Saturday, August 6, 2011

Free and Independent States

On July 4, 1776; Abraham Clark, a delegate from New Jersey to the Continental Congress, wrote "Our Congress Resolved to Declare the United Colonies Free and independent States."

Of course, this is the same day that this group of men issued the Declaration of Independence.  The day before; on July 3, 1776: John Adams wrote to his wife, Abigail Adams,
“Yesterday the greatest question was decided which ever was debated in America, and a greater perhaps never was nor will be decided among men. A resolution was passed, without one dissenting Colony, ‘that these United Colonies are, and of right ought to be, free and independent States….’ You will see, in a few days, a Declaration setting forth the causes which have impelled us to this mighty revolution, and the reasons which will justify it in the sight of God and man.”
Can you imagine what it would have been like to be an observer to the Continental Congress? 

This room, in Philadelphia, was full of men with a vision for a nation.  After repeated attempts to reconcile with the British King and Parliament; they, collectively, chose independence for the Colonies.  They declared the 13 Colonies to be Free and Independent States.

The enormity of the decision was recognized by those men who had labored over the decision and the wording for the Declaration of Independence (DOI).  They were under no illusion that Britain would accept the loss of rule over the Colonies without a war.  The last sentence in the Declaration reveals the commitment each accepted:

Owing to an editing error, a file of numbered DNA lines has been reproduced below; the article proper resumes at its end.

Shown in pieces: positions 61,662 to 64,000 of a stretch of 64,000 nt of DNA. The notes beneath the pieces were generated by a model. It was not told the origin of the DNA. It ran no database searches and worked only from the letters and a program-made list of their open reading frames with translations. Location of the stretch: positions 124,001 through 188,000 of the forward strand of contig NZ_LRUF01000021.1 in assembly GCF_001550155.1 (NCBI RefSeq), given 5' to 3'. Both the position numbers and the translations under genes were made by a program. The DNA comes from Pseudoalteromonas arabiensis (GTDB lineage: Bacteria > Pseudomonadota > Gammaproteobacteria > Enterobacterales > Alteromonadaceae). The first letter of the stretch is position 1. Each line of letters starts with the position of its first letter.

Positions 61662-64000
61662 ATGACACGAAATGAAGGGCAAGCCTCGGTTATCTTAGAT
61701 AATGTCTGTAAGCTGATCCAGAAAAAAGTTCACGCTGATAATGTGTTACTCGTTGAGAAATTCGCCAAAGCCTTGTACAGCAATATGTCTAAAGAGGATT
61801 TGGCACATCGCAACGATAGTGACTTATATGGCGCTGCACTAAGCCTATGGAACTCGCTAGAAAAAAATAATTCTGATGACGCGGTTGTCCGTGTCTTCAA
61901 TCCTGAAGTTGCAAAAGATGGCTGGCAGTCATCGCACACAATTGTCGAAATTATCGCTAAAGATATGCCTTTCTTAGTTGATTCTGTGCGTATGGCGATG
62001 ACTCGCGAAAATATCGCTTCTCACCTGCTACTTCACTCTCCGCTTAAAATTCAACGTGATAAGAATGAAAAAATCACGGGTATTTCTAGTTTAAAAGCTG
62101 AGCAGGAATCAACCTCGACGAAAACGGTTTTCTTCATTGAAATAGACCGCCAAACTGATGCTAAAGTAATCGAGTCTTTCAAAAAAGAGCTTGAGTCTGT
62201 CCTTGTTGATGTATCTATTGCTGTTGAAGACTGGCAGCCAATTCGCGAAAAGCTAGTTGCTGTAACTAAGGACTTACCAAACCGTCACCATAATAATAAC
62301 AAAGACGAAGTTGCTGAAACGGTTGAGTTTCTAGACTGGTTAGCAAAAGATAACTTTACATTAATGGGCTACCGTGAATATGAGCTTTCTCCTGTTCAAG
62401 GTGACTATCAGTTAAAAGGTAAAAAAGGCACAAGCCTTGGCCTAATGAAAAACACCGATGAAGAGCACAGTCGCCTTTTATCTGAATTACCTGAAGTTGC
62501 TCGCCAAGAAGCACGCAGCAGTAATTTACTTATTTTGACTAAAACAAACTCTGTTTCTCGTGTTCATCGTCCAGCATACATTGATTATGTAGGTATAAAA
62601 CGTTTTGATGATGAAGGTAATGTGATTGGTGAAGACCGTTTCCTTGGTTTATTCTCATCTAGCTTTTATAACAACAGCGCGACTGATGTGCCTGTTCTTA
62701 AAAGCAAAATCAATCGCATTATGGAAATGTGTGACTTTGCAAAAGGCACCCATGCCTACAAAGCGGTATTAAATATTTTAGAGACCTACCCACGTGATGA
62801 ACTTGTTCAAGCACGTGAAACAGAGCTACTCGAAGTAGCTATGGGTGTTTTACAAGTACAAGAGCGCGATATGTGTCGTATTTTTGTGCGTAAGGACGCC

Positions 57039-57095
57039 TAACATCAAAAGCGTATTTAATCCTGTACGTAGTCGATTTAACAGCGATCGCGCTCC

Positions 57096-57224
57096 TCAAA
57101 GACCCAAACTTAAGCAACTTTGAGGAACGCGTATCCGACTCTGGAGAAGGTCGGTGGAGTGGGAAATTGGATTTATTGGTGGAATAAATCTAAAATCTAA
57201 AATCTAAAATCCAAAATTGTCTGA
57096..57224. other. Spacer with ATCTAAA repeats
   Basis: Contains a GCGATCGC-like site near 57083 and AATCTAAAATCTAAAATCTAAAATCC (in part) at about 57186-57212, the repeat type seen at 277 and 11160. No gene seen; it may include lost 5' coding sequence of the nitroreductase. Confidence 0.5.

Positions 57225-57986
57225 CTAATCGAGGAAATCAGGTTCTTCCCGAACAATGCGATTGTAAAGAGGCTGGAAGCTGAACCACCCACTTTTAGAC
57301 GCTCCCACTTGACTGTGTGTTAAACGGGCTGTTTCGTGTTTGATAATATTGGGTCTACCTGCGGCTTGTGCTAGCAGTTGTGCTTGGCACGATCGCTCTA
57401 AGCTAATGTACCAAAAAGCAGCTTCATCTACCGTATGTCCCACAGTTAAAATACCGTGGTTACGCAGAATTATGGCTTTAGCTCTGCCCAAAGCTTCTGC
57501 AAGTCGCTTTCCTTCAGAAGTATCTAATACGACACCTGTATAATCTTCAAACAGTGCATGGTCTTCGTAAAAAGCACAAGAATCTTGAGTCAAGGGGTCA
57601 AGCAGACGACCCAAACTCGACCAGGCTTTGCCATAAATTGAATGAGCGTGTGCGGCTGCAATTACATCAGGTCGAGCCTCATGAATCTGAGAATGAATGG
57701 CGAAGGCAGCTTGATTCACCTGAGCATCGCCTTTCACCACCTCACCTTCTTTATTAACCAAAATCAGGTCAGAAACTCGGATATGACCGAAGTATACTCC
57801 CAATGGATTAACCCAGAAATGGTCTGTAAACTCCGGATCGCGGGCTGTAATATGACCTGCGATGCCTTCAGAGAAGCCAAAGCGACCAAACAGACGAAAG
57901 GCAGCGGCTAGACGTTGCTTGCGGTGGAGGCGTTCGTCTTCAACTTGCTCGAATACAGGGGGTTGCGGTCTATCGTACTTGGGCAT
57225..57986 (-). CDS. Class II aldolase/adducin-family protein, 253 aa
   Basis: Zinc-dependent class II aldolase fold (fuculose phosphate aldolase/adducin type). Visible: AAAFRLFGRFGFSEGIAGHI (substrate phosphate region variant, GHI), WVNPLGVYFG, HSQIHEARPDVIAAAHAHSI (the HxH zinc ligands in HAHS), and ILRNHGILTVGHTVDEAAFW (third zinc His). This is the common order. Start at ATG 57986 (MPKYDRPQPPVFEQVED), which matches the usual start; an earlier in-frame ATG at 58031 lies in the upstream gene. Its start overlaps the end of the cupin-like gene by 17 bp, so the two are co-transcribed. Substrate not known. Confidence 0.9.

"And for the support of this Declaration, with a firm reliance on the protection of divine Providence, we mutually pledge to each other our Lives, our Fortunes and our sacred Honor."
Then 56 delegates signed their names to the document.

They felt it necessary to explain to Britain and the world, the reasons for such a decision.  The first sentence introduced all readers, foreign and domestic, to one of the most powerful documents ever written by man: 
"When in the Course of human events, it becomes necessary for one people to dissolve the political bands which have connected them with another, and to assume among the powers of the earth, the separate and equal station to which the Laws of Nature and of Nature's God entitle them, a decent respect to the opinions of mankind requires that they should declare the causes which impel them to the separation."
Following the first sentence of the DOI, is the preamble; which is also referred to as the "right of revolution":
"We hold these truths to be self-evident, that all men are created equal, that they are endowed by their Creator with certain unalienable Rights, that among these are Life, Liberty and the pursuit of Happiness. That to secure these rights, Governments are instituted among Men, deriving their just powers from the consent of the governed, That whenever any Form of Government becomes destructive of these ends, it is the Right of the People to alter or to abolish it, and to institute new Government, laying its foundation on such principles and organizing its powers in such form, as to them shall seem most likely to effect their Safety and Happiness. Prudence, indeed, will dictate that Governments long established should not be changed for light and transient causes; and accordingly all experience hath shewn, that mankind are more disposed to suffer, while evils are sufferable, than to right themselves by abolishing the forms to which they are accustomed. But when a long train of abuses and usurpations, pursuing invariably the same Object evinces a design to reduce them under absolute Despotism, it is their right, it is their duty, to throw off such Government, and to provide new Guards for their future security."